Polycystic ovary syndrome: the controversy of diagnosis by ultrasound.
Department of Obstetrics and Gynecology, Dartmouth Medical School, Dartmouth-Hitchcock Medical Center, Lebanon, New Hampshire 03756, USA. Misty.B.Porter@Hitchcock.org
Polycystic ovary syndrome (PCOS) is a heterogeneous endocrine disorder. The criteria used to establish the diagnosis remain controversial. The 1990 National Institutes of Health conference guidelines required a combination of both chronic anovulation and clinical/or biochemical signs of hyperandrogenism.
These criteria were revised in 2003 at the Rotterdam European Society of Human Reproduction and Embryology/American Society of Reproductive Medicine consensus workshop to include ultrasound polycystic ovarian morphology (PCOM) as one of the two of three criteria necessary for establishing the diagnosis of PCOS.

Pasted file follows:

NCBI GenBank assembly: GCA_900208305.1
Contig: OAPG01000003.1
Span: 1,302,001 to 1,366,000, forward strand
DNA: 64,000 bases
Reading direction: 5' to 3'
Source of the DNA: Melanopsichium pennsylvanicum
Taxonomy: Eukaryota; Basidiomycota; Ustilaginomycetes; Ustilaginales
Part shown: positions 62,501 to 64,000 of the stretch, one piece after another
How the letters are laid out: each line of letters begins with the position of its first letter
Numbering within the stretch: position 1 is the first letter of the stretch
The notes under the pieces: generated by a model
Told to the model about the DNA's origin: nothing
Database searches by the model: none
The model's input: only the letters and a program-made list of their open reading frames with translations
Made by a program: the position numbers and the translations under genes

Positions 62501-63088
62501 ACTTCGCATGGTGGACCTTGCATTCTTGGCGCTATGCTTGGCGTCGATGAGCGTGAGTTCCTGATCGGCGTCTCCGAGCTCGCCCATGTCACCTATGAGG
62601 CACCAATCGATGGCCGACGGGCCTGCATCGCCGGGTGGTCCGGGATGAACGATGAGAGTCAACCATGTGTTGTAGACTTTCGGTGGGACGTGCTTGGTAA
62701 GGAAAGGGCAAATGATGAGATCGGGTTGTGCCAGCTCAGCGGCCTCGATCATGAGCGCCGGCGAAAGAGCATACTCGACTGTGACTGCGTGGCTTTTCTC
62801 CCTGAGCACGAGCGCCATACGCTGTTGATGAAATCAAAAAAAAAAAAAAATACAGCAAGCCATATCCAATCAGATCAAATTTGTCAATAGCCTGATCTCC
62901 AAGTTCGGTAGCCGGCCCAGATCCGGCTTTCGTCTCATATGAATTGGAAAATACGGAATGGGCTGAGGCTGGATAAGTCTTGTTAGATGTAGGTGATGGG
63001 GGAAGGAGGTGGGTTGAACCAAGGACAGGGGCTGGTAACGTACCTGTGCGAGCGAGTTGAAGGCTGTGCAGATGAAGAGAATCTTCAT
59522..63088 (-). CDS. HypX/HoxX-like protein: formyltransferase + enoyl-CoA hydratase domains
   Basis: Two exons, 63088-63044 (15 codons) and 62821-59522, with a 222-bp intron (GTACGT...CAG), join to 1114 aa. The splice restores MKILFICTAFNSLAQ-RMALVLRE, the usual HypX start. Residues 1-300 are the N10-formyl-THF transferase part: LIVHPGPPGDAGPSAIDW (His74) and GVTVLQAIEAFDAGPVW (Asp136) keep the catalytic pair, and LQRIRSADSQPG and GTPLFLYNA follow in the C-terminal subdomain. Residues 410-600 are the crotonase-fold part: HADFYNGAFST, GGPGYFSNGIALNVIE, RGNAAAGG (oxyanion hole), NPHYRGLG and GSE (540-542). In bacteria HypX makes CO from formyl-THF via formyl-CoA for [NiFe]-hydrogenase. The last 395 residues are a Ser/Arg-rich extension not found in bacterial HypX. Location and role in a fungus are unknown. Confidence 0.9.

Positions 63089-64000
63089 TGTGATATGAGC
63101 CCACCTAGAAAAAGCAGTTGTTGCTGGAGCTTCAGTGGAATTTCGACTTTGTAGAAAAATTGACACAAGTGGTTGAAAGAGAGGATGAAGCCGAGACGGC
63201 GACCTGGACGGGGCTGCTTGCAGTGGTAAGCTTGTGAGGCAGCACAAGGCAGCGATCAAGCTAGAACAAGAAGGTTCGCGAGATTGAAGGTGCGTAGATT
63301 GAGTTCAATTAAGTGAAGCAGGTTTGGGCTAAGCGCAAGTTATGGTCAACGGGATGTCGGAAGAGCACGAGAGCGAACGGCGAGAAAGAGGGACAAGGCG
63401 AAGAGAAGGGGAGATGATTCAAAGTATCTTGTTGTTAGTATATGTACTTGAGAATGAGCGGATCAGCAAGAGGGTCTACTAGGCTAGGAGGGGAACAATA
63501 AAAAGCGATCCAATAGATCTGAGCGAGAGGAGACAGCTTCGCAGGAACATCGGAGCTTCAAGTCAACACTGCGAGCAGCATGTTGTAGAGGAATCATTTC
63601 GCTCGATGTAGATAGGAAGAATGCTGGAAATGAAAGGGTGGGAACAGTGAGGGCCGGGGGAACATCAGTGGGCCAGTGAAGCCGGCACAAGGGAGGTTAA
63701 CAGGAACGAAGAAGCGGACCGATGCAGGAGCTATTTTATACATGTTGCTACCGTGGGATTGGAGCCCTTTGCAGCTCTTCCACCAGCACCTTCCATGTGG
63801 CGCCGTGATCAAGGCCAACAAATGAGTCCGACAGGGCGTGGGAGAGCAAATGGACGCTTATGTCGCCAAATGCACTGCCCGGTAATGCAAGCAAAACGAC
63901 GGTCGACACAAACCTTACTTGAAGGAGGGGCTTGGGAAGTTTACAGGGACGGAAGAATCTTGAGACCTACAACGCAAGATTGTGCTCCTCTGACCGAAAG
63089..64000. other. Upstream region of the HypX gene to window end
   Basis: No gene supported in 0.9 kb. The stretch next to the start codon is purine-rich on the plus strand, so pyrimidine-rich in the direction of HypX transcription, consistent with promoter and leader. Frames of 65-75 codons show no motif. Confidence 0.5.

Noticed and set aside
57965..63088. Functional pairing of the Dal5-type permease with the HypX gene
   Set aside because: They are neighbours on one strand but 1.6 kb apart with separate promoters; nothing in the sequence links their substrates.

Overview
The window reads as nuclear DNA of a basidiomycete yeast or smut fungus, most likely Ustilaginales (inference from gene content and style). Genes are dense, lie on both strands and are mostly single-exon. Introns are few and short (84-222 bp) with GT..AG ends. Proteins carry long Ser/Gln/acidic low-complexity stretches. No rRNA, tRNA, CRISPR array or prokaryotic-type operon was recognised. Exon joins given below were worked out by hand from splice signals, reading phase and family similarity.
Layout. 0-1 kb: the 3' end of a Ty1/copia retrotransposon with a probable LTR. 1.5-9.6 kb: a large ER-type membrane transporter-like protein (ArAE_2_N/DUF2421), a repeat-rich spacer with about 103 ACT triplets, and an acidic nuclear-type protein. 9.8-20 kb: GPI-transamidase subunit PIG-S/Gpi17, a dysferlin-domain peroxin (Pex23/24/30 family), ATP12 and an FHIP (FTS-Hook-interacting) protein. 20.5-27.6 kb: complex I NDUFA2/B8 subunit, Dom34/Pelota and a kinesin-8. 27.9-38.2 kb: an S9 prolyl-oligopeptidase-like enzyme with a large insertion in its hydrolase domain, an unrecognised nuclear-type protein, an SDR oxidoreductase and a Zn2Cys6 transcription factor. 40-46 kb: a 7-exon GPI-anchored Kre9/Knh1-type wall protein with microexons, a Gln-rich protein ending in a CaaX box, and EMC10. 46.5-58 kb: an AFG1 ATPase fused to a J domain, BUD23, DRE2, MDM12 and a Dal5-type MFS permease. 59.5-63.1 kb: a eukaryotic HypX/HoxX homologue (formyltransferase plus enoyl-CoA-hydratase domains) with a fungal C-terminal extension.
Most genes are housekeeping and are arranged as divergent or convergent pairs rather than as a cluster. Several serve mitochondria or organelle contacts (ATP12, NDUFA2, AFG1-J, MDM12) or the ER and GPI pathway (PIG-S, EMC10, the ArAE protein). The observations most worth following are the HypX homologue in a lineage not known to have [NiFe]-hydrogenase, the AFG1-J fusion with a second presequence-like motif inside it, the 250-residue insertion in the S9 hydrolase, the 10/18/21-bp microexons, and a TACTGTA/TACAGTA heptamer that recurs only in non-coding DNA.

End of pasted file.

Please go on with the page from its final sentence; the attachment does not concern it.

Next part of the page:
The inclusion of PCOM sparked a controversy as it broadens the population of women who meet the criteria for PCOS and allows for the creation of two phenotypically different patient populations who previously would have been excluded.
The ultrasound findings, which are consistent with PCOM, include an assessment of follicle number and/or ovarian volume.
As technology advances with two-dimensional and three-dimensional ultrasound, our ability to discretely evaluate independent portions of the ovary may help to redefine the criteria of PCOM and thus standardize for clinical and research interests a more specific descriptor for PCOM.